There's a saying in car repair shops, that: "If it's stuck, don't force it, get a bigger hammer." Naturally we're kidding. Most of the time.
Sometimes things stick big time and the only recourse is to beat the snot out of it to get it loose. A few blows with a big hammer is quicker than a dozen taps with a smaller one, and a lot more satisfying to the frustrated wielder of said hammer. Provided, that is, something didn't slip during that blow and cause a crushed knuckle. There are, however, some things that might respond to a smaller hammer, and some of these tricks might be useful to non-mechanics.
Sometimes a starter motor will suddenly fail to operate. You turn the key and there is only a faint click, but no RRRRRRRR of the engine turning over. To distinguish whether the problem is the battery or the starter, turn on the headlights. Have someone watch them as you turn the key. If the lights go out when you turn the key, it's probably a battery problem. If they stay bright, your problem is probably the starter. The problem is usually poor contact of the brushes in the starter, because they're worn out. In many cases, a small jolt delivered to the case of the starter with a hammer will jostle them into a better contact and the starter will work. If you do this, don't turn it off till you get to a repair place, because it may not work twice. You have a worn out starter that needs to be replaced. Don't listen to anyone who tells you that you only need a solenoid. Starters and solenoids should come as one piece. Of course, you have to know how to recognize a starter when you see one, and they are often located in really difficult places. In the Cadillac Northstar engines, they're under the intake manifold, so don't even think about it. If you're not sure, don't hit it. Hammer blows to the wrong part of the engine could cause more trouble than you already have.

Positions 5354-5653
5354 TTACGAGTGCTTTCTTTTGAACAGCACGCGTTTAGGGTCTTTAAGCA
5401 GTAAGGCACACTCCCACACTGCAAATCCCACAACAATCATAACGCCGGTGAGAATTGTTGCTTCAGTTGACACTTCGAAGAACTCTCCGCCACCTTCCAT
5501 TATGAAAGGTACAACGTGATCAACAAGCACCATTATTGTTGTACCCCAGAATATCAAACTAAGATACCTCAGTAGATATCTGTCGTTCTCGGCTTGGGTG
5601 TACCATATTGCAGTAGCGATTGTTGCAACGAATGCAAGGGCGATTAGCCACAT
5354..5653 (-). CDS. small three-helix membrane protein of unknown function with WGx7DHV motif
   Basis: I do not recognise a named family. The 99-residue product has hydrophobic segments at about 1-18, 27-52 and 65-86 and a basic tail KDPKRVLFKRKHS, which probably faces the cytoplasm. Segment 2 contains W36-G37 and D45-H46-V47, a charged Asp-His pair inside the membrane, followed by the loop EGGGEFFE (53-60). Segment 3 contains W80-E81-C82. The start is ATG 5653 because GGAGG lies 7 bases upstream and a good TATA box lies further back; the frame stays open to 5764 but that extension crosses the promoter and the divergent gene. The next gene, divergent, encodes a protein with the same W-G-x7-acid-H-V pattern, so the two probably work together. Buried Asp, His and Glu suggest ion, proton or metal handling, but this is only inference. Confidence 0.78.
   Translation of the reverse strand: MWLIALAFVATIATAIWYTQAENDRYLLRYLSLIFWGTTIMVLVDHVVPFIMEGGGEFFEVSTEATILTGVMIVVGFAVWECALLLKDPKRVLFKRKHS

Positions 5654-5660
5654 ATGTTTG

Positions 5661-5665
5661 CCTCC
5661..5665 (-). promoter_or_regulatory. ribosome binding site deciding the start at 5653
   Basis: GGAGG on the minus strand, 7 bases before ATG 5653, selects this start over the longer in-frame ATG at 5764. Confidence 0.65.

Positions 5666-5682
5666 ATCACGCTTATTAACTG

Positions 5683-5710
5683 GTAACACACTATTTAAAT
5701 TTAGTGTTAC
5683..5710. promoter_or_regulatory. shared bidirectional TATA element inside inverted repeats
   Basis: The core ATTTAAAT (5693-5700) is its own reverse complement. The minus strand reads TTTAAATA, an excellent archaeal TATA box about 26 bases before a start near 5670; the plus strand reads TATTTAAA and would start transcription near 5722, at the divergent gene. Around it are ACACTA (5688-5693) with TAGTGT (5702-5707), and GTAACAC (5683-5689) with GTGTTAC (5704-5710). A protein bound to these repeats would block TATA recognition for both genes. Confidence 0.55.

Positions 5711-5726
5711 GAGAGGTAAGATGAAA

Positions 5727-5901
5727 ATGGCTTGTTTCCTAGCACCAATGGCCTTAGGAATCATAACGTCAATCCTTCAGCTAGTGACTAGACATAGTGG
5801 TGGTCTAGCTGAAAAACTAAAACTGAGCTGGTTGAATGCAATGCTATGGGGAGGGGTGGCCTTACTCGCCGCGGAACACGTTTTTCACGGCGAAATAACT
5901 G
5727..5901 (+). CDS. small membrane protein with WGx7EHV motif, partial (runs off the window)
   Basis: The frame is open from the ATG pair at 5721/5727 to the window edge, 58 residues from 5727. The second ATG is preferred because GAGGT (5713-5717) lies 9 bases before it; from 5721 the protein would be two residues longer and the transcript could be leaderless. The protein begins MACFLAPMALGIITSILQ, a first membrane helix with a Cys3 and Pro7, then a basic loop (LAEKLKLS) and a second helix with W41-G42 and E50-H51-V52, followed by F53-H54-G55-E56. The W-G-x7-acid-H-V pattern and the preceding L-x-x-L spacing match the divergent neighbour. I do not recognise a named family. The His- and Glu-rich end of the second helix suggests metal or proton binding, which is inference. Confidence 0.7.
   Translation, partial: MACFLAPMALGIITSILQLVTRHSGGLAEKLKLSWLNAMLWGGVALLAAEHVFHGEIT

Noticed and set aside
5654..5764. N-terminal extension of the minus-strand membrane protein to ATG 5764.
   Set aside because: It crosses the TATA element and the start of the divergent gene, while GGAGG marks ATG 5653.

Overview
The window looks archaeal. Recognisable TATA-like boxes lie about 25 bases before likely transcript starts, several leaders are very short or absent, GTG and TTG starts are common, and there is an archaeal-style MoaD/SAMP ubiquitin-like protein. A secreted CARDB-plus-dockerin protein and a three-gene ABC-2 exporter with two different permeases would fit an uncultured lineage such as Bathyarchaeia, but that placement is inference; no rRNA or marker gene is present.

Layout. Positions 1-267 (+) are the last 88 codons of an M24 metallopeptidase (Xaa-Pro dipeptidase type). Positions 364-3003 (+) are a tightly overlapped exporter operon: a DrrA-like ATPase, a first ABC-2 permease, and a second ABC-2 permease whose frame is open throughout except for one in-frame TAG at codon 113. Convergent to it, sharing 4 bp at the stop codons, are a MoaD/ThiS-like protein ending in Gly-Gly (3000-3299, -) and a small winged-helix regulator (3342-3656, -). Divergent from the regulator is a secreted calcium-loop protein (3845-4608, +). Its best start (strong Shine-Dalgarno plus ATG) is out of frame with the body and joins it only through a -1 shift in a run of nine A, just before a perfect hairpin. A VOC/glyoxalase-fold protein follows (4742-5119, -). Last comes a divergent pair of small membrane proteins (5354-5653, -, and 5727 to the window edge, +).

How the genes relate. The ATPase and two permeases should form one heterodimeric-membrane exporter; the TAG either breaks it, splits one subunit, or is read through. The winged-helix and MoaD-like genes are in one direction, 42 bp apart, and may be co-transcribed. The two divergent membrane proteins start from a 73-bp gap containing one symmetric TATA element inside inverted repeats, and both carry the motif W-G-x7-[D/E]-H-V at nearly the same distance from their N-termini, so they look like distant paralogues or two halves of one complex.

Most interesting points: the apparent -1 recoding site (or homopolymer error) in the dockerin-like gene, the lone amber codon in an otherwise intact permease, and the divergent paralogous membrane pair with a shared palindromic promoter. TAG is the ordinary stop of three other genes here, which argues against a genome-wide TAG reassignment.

Power windows are a common failure in most cars. It is either a bad switch, or a bad motor, or a broken regulator, which is the mechanism that holds the window glass and is driven up or down by the motor. All the windows usually share one fuse, but each window has it's own motor and regulator and switch, and there will be a master switch at the driver's position. If you hear a motor running when you push the switch, you're problem is the regulator. If you don't hear a motor running, it's either a bad motor or bad switch. Some disassembly is required to check voltages to diagnose it.
There is a trick, however, that may get your window up if it's stuck down in a rainstorm. If the problem is the motor, it may respond the same way a starter motor would. In this case use the heel of your fist and strike the inside door panel about in the middle. Pick a place that won't hurt your hand. If the window works, don't lower it again. You've used up all your good luck for this project.
Fuel pumps are all now located inside the gas tanks, and they are electric motor driven pumps. They fail, usually without warning. You get in the car in the parking lot of the grocery store and it just cranks and cranks. No start. It may be physically difficult to do, but sometimes a blow delivered to the bottom of the fuel tank, about as hard as a moderate kick, will jostle the pump motor enough to get it started one more time. It probably won't work twice, so drive to a repair shop before you shut it off.
We hope none of these things happen to you, of course, but if they do, these tricks may get you to some help, and if they work, they aid in the diagnosis also.